Shall we get the obvious out of the way first? Because, yes, Alabama does not have the best reputation of the American states. In fact, it’s almost become shorthand for a particular type of American attitude, with much more than a foot in some of the more disturbing aspects of American history. However, Alabama is a state of remarkable contradictions, a place where most of the people you’ll meet will acknowledge the flaws and, impressively, where many are working to change the world’s perceptions of their home. From the Civil Rights Trail to the South’s original Mardi Gras, via music, literature and remarkable food, there’s considerably more to Alabama than you might have considered. Here are ten things to do on a trip over.

The Edmund Pettus Bridge, Selma
In order to have founded a Civil Rights Movement, Alabama also had to have centuries of civil rights abuses. However, unlike many places, Alabama openly acknowledges the latter point – both historically and currently – and there’s a distinct feel that there is progress (see the recent election of Doug Jones, for example). The state’s moving and powerful Civil Rights Trail will feature heavily in this feature but Selma’s Edmund Pettus Bridge is a very good place to start, the location of the Bloody Sunday beatings, a chance to walk in Martin Luther King Jr.’s footsteps, and see where the first march for voting rights began.

Attend a Mardi Gras Ball in Mobile
Like we say, contradictions… While the New Orleans’ Mardi Gras is the internationally famous one, Mobile’s is: a) the original one; and b) the bigger one. According to the locals, Mobile’s Mardi Gras starts the day after New Year, gaining momentum and good natured craziness as “Fat Tuesday” – Shrove Tuesday – approaches. Local societies known as “Krewes” each throw a parade and a ball during this time. While some of the krewes are highly secretive, others allow members of the public to attend their parties. Local websites such as are a fine source of information on all things ball-related.

Bethel Baptist Church, Birmingham
“It began at Bethel…” In June 1956, the Reverend Fred Shuttlesworth, pastor of the Bethel Baptist Church in Birmingham, founded the Alabama Christian Movement for Human Rights, effectively the start, the catalyst, for some of the most dramatic social and legal changes of the last century. Over the next few years, such local groups joined together to form the Southern Christian Leadership Conference, headed by Reverend Martin Luther King Jr. In December 1956, the parsonage was destroyed by a bomb – one of three such attacks made on the church. Shuttlesworth walked out of the wreckage unharmed. The outline of the parsonage ruins remains today as a record of the attack, and the church’s place in Civil Rights History.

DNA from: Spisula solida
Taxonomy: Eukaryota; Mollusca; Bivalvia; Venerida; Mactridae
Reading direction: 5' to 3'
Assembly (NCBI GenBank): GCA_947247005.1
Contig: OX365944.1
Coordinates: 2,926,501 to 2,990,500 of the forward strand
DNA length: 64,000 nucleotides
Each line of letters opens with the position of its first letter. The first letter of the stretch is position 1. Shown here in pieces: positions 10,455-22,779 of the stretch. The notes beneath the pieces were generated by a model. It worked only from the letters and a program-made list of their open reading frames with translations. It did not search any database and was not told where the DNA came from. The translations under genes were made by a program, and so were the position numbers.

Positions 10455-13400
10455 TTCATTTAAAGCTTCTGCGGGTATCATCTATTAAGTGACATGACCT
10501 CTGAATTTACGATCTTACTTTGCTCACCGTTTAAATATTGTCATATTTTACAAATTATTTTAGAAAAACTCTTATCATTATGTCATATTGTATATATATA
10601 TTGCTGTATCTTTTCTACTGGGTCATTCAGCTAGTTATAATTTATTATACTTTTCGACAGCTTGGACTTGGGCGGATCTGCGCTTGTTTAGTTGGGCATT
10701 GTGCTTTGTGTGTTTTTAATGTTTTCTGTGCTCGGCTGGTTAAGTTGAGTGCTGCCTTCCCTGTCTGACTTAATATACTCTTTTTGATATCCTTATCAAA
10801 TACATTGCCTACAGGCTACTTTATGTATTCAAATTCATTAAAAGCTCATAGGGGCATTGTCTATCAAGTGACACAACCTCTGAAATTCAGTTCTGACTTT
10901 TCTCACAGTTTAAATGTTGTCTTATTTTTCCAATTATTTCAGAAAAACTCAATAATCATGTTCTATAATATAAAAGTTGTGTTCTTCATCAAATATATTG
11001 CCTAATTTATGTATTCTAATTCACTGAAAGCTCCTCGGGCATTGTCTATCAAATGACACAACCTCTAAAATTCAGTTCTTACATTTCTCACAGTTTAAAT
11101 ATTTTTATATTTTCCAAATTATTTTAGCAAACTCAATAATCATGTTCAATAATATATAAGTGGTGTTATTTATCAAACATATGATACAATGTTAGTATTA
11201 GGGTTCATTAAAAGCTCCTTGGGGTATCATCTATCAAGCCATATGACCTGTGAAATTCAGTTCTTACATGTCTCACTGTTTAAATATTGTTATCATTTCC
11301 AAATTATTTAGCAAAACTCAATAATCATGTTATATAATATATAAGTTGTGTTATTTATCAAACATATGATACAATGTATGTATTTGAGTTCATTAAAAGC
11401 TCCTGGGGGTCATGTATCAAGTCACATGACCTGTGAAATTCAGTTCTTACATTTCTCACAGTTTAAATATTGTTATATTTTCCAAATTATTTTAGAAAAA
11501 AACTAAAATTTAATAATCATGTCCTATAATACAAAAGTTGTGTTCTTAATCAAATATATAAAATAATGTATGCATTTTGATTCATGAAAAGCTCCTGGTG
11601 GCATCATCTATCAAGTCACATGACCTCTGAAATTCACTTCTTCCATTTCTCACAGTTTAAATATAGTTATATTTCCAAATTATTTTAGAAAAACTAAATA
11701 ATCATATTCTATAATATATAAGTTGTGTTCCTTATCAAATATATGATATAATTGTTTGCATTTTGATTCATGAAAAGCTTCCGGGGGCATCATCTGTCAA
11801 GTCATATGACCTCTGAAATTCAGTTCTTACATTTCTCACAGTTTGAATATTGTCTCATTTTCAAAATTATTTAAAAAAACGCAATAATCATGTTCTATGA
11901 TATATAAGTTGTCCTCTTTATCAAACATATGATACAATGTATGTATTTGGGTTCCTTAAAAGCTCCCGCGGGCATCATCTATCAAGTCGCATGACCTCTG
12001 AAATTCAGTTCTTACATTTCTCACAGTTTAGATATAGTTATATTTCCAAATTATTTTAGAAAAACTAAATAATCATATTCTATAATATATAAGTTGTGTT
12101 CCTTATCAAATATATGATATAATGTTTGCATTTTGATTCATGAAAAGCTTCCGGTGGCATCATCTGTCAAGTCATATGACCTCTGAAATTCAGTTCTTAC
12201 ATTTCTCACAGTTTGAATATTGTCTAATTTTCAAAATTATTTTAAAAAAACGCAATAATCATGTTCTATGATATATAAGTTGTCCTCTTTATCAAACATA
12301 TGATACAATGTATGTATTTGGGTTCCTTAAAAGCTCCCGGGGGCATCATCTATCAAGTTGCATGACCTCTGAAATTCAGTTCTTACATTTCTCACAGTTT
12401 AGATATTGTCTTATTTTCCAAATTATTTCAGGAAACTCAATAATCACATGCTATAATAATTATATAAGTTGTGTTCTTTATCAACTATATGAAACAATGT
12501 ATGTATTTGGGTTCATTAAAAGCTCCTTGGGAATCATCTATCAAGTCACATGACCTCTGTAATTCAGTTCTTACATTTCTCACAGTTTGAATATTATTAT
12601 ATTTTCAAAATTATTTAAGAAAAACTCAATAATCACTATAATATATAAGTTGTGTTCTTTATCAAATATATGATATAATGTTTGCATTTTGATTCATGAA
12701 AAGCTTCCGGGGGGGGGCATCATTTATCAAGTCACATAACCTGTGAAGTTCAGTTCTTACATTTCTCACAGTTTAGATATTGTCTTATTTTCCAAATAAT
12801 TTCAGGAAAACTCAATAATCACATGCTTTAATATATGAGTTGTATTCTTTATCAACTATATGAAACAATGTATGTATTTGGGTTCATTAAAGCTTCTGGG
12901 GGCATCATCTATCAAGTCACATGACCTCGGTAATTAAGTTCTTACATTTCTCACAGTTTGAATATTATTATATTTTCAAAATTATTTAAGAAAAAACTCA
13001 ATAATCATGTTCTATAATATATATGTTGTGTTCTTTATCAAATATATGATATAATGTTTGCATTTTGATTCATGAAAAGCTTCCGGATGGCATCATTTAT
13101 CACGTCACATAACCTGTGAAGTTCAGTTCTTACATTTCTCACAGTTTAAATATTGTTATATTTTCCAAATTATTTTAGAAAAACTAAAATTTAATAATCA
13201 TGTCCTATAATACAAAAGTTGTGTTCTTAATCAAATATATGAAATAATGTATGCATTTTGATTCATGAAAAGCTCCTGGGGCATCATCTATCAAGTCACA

Chris’s Hotdogs, Montgomery
At the risk of sounding facile – particularly when the restaurant is located between the spot where Rosa Parks refused to give up her seat and the Dexter Avenue King Memorial Baptist Church, the church where Dr King was a pastor – Chris’s Hotdogs is a must visit. Founded in 1917, the restaurant has served people from all walks of life over the last 101 years, including Dr Martin Luther King Jr., both Presidents Bush, Roosevelt, Truman, Elvis, Clark Gable and Tallulah Bankhead and every Alabama Governor during that time. Country music legend Hank Williams was a devoted regular too – legend has it that he wrote “Hey Good Lookin’” while sitting at the counter.

Dexter Avenue King Memorial Baptist Church, Montgomery
The only church where Dr King served as a pastor, the Memorial Baptist Church is steeped in history. Before the impressive red brick structure was built – between 1883 and 1889 – the site has been used for worship services and educational purposes since it was purchased by a breakaway segment of another local church in 1879. Its current name dates back to 1978, to acknowledge the important part the site played in the Civil Rights movement, including the 1956 Bus Boycott inspired by Rosa Parks directed by Dr King from his office, which remains in the lower part of the church to this day.

The Fitzgerald Museum, Montgomery
Before her marriage to F Scott Fitzgerald in 1920, Zelda Sayre was a native of Montgomery and the couple lived in the city from 1931-32. Their home during this time was a house on Felder Avenue. The property was changed to apartments after the Fitzgeralds left, and scheduled for demolition in 1986 before Julian and Leslie McPhillips stepped in and purchased the site, turning it into the world’s only dedicated museum to the loves of F Scott and Zelda. It now houses a remarkable collection of photos, novels, letters, artworks and other memorabilia. You can also, with advance notice, stay in some of the upstairs rooms.

16th Street Baptist Church in Birmingham
While the Civil Rights Movement began in Bethel, it was the tragic events at Birmingham’s 16th Street Baptist Church that galvanised the Government into action. On September 15th, 1963, members of the Ku Klux Klan bombed the church, killing four young girls – Addie Mae Collins, Carole Robertson, Cynthia Wesley (all 14) and the 11-year old Denise McNair, and injuring many others. While it resulted in the Civil Rights Act of 1964, it took until 1977 before the Klansmen responsible were charged.